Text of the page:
A community health center opens in Blosne to relieve the neighborhood

Part of the team from the community health center which opens its doors on Monday in the Blosne district in Rennes. – J. Gicquel / 20 Minutes

  • In Rennes, a community health center opens its doors on Monday in the Blosne district where the supply of care is limited.
  • The project involves the participation of the inhabitants of the district.
  • The medical team aims to make it “a real place to live” by offering all kinds of activities.

Medical deserts are not just about rural areas. It is also a sad reality in many priority neighborhoods such as Blosne in Rennes. Located to the south of the city, the district, which has nearly 17,000 inhabitants, has suffered for several years from a lack of healthcare. With only 6.1 general practitioners per 10,000 inhabitants, against 13.4 on average across the city, Blosne is also the least well endowed district in primary care in the Breton capital.

To compensate for this deficiency, a community health center will open its doors on Monday at Place du Banat, very close to the future conservatory whose construction is being completed. The first establishment of its kind in the department, the center is supported by an association and brings together around ten health professionals in one place. Among them, four general practitioners, a midwife, a nurse specializing in therapeutic education, a health mediator and a speech therapist who will join them in a few months.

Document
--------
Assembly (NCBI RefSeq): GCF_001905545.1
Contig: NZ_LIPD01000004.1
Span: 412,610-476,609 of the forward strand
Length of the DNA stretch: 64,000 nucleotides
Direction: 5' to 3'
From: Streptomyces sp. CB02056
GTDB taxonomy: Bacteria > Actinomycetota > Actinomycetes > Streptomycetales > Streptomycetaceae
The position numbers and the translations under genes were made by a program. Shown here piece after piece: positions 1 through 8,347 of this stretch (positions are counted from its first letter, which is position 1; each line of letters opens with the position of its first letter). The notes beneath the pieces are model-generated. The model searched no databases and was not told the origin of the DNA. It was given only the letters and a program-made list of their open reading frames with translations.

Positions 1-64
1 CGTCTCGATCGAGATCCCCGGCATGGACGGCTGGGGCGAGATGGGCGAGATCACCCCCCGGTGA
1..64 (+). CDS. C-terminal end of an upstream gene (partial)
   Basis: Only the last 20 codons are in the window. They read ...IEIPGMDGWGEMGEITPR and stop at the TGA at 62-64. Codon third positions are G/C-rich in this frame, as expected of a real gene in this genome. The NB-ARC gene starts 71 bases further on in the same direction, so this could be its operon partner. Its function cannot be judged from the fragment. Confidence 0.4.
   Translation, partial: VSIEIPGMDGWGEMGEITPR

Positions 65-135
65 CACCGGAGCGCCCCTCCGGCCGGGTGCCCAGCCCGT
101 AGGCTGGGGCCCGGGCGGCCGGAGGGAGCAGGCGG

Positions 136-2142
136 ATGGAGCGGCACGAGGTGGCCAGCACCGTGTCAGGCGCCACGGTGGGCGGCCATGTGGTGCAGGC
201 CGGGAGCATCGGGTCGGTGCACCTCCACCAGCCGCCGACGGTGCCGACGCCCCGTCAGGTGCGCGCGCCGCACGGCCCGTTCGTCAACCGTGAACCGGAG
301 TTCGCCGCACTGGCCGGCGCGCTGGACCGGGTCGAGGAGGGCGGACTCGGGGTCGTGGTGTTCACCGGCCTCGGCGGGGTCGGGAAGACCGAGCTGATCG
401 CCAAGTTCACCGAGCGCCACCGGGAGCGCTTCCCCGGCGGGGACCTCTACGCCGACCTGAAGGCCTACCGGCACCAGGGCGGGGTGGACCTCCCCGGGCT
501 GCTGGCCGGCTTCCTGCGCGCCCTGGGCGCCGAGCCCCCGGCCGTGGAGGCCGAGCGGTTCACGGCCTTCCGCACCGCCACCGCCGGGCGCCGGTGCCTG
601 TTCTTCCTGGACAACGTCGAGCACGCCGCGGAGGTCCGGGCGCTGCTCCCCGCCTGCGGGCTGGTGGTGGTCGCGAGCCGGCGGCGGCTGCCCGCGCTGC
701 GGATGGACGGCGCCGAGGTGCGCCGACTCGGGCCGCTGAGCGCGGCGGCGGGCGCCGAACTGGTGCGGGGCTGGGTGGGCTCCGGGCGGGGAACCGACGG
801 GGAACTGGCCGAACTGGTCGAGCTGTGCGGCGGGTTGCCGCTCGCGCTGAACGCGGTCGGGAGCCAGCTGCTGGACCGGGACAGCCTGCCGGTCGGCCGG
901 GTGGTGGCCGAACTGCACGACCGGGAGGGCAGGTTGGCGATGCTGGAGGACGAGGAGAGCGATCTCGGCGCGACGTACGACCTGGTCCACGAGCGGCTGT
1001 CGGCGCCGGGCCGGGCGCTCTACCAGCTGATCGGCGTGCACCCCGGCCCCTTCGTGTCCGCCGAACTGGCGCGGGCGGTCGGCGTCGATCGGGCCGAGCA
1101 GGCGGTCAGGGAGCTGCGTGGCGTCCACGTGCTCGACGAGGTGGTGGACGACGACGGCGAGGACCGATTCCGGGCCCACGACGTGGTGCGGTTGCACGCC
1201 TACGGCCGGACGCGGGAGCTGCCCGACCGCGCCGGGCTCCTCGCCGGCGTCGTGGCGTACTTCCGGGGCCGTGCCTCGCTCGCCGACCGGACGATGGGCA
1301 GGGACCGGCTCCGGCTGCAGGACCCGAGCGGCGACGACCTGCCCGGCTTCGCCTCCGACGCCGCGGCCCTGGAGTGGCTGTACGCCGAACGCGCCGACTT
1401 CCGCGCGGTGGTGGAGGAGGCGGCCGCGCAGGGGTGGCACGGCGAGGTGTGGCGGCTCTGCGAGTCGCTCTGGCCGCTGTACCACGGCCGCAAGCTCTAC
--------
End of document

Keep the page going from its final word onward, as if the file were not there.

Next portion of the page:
Medical care but not only

A shock team to set up “a health democracy” in the neighborhood, according to Doctor Charlotte Le Vacon. Previously working as a freelance, the young woman was seduced by this project which allows “to really work in a team and to offer a longer time to the patients”. Their main mission will of course be to treat the inhabitants of the district, “many of whom do not have an attending physician”. But the principle of a community center is also based on the involvement of patients. “They are an integral part of the project because they live in the neighborhood and therefore know its needs,” says Dr Ana Gonzalo.

Through a committee of users, they will be able to propose themes for future collective workshops and perhaps participate in the governance of the center in the future. The structure is not meant to be just medical and aims to become “a real place of life in the district”, according to doctor Charlotte Le Vacon. “We want to create links and activities with other players in the neighborhood,” she continues. So many projects that the team will present this Monday to the inhabitants of the district before starting the consultations on Wednesday.

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